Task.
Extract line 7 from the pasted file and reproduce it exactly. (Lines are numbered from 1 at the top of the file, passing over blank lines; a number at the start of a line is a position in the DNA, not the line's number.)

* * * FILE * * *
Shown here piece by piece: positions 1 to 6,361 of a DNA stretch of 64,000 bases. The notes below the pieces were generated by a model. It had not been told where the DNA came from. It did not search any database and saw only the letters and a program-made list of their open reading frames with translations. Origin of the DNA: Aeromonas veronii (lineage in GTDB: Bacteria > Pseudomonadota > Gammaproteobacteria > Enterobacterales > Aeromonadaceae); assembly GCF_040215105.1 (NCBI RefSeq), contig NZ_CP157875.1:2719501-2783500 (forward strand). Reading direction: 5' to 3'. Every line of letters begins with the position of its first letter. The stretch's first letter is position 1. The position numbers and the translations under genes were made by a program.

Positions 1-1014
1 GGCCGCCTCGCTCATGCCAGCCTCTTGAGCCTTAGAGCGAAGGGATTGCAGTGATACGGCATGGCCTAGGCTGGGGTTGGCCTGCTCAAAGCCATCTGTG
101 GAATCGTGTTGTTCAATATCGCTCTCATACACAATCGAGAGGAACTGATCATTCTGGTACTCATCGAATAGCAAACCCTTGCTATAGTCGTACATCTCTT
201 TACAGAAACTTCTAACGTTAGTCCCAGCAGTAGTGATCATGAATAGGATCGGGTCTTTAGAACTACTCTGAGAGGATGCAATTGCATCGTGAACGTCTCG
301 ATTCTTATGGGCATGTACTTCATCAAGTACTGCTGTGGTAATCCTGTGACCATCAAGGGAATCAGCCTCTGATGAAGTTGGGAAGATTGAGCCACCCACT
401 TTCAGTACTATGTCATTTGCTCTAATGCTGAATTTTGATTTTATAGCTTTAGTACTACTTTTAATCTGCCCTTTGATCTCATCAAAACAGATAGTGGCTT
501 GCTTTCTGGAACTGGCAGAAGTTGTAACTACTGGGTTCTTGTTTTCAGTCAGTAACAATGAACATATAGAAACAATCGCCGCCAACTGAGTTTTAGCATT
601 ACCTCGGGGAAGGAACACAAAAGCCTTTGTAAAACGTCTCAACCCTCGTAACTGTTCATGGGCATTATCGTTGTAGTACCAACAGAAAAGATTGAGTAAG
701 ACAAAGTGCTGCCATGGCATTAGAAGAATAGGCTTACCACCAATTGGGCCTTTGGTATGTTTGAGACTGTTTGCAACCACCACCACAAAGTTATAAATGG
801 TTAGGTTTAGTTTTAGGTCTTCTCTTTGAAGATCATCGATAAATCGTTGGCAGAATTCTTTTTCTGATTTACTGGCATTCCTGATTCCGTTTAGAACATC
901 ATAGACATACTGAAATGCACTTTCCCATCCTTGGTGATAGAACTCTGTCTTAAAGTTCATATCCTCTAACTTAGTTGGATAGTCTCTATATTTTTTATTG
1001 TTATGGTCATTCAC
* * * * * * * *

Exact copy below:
401 TTCAGTACTATGTCATTTGCTCTAATGCTGAATTTTGATTTTATAGCTTTAGTACTACTTTTAATCTGCCCTTTGATCTCATCAAAACAGATAGTGGCTT